Several Harlem businesses are reportedly turning away customers wearing hoodies, masks and sweatshirts. DNAInfo-New York reports three businesses on Frederick Douglass Boulevard in Harlem have signs displayed in their store windows directed toward potential customers. The sign reportedly reads, "do not enter with hoodie or mask; if so you are now trespassing." The bright red sign, which was created by Philadelphia businessman Joe Stark, has been put in place to decrease shoplifting and robbery.
"We're trying to put robbers and shoplifters on notice. When you get a guy walking into a store and he has a hood up, a mask up, it can be a scary thing," Stark explained. "The only complaint you might have is from the little thugs selling drugs in the corner."
Although Stark made it clear that business owners are not insisting the signs are racially charged, shoppers have reportedly voiced their opposing views. Many customers feel the signs are a bit extreme and signify indirect racial profiling. One store owner has even made it clear that babies aren't welcomed in his store if they're wearing hoodies. Princess Johnson, a frustrated mother, recounted her disheartening experience at local store with WCBS-2.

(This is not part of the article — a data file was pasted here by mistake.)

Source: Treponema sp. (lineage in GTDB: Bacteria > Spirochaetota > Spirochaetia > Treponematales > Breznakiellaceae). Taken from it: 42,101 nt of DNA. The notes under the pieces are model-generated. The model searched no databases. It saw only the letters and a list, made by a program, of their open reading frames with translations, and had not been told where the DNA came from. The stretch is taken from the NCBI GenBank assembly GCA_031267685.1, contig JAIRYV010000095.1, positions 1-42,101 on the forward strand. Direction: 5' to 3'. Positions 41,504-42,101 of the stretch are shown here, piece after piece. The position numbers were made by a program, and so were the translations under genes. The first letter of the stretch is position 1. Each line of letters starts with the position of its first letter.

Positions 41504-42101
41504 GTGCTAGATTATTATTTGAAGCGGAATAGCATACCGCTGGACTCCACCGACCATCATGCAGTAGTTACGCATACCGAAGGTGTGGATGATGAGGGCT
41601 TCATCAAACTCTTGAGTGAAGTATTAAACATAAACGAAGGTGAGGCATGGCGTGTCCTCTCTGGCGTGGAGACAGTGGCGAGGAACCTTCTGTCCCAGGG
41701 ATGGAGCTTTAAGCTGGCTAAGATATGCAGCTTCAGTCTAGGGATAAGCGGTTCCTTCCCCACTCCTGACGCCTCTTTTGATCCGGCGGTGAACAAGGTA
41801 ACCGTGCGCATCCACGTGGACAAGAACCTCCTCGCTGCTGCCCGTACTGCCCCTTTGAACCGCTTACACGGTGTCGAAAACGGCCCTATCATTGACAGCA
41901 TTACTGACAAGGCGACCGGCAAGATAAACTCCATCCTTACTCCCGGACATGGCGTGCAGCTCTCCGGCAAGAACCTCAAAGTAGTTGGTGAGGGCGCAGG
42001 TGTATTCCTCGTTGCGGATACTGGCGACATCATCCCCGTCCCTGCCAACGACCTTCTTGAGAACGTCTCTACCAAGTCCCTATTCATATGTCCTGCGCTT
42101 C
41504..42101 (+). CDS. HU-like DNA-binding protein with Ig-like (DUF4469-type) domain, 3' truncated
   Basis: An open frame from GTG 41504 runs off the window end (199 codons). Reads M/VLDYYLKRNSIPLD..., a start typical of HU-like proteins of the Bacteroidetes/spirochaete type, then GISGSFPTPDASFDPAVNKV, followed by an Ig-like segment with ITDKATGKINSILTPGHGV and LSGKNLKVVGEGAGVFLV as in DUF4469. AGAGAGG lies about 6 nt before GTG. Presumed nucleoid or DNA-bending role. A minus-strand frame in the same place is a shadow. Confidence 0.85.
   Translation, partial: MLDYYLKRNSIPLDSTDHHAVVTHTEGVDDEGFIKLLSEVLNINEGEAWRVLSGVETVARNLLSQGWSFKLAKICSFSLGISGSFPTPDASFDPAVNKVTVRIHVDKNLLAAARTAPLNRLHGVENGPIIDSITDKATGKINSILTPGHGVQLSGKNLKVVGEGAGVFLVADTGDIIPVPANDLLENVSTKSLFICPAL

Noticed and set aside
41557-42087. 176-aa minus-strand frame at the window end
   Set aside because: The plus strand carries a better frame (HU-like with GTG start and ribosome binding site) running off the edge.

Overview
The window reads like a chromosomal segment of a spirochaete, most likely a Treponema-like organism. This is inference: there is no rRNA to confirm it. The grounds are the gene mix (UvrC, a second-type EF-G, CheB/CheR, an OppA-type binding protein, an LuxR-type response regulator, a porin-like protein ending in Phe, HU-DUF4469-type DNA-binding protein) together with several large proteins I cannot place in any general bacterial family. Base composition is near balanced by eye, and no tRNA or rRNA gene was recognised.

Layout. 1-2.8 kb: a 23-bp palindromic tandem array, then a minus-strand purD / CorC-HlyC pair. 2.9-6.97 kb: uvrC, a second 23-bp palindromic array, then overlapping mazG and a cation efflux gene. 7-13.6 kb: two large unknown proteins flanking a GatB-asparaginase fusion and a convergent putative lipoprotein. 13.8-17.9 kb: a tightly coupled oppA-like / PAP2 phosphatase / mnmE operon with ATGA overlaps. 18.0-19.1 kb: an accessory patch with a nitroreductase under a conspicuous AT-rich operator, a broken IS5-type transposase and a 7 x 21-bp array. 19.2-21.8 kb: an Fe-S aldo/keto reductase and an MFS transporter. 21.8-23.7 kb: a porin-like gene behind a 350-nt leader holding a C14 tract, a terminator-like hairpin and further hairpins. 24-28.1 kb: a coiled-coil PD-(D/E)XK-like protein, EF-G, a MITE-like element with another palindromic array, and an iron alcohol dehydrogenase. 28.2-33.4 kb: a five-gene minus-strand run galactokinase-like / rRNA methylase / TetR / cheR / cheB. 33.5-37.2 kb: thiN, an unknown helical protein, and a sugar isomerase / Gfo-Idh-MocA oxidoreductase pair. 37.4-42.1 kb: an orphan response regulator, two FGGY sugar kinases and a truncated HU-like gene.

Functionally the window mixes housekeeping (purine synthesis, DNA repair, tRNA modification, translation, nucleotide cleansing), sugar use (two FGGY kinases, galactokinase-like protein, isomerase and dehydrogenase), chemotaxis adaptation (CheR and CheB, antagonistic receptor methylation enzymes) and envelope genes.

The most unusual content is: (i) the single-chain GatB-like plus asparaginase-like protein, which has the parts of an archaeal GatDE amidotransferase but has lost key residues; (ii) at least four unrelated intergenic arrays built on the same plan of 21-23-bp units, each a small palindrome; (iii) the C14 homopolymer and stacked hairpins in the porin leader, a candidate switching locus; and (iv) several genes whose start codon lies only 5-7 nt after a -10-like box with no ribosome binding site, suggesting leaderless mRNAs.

"I can't get her milk because they said we're trespassing. I feel offended," adding, "The signs are everywhere. They should take them down because it's violating everybody and we can't go into a store because of a hoodie? That's crazy."However, store owners are insisting the signs are acts of precaution. Restaurant owner Phillip Bulgar shared his opinion with ABC-7.
"There been a lot of issues in the community with robberies crimes[sic] and most of these businesses have cameras, but sometimes they come in with their hoodies on and you can't see their face. In order to make people feel safer, business people feel safer, we just ask some of the younger people: please, can you take your hoodie off? It's a safety issue," said Bulgar.Although DNAInfo-New York only reported a total of three businesses with signs, ABC-7 has discovered several other signs. Stark also stated he's sold more than one thousand signs thus far, so shoppers can probably expect to see many more signs as the holiday season approaches.
Do you think "No Hoodies Allowed" signs are an act of precaution or discrimination? Share your thoughts.
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